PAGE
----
Do they require teachers to think a certain way? Yes. They ask teachers to embrace the idea that racism is bad and to strive to work against it.  I’m not seeing how that’s a problem.
 


Do they encroach on district’s autonomy? That’s debatable – but should districts really resist taking steps to make themselves less racist?  


 
Do they threaten districts with loss of funding if schools don’t comply? I don’t see anything explicit in the program that says this, but that could be implicit in the program or have been expressed by PDE employees. In any case, I don’t see why it’s a problem to offer tools to do something you really should want to do anyway.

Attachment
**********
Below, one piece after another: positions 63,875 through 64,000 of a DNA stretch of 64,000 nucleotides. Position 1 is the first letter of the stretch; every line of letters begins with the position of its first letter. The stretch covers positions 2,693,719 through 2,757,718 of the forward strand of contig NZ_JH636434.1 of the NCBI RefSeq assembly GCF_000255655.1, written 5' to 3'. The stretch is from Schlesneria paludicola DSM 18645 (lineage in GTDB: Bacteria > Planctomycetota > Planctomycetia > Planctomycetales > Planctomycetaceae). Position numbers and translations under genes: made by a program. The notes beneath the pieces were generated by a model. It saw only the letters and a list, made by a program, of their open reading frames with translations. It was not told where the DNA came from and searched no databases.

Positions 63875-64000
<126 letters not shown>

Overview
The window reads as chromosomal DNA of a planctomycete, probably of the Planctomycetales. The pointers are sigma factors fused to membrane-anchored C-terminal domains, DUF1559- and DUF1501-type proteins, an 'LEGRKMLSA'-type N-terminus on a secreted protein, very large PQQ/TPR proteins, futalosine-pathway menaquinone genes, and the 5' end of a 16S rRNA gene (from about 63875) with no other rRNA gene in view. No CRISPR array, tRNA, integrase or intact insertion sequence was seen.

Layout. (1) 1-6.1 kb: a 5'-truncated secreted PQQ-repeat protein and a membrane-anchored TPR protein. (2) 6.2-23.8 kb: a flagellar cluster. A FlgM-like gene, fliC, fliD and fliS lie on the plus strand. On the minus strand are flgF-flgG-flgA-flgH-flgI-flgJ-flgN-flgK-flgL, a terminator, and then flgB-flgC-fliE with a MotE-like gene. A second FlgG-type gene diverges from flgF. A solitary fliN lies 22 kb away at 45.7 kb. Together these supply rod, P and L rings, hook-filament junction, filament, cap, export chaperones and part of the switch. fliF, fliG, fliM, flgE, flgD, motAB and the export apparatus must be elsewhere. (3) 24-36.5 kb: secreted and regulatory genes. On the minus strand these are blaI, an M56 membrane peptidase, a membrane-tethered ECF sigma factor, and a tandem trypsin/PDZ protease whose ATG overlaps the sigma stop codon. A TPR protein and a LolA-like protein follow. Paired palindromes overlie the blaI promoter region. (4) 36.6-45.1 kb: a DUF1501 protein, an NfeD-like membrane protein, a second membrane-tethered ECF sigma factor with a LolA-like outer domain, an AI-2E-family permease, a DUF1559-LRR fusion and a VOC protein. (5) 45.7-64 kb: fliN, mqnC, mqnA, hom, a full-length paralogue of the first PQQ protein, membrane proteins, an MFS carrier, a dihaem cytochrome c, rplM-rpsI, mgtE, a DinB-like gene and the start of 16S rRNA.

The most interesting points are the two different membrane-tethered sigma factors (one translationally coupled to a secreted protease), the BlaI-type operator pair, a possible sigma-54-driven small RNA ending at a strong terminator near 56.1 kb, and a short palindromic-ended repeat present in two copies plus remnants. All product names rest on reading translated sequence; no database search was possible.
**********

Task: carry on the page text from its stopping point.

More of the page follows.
In short, there’s nothing wrong with the guidelines, per se, if you agree that racism is something schools and teachers should strive against. Now I can’t read people’s minds, and I don’t know explicitly what their motivations are, but the real issue seems to be that certain people don’t believe in the cause.  


 
They don’t believe racism is much of a problem today or that schools should be engaged in antiracist work.  


 
It’s a culture war issue for them. That’s all. Republicans vs Democrats. So-called conservatives vs so-called liberals. The usual cable TV political football game. 


 
However, for some of us, the matter isn’t so simple. 
 


Frankly, I’m of two minds when it comes to these new guidelines for antiracist teacher training. 


 
On the one hand, I am in favor of teaching people to be less racist – especially when those people are teachers, themselves, who can spread the message even further and use it to be more fair and equitable to students.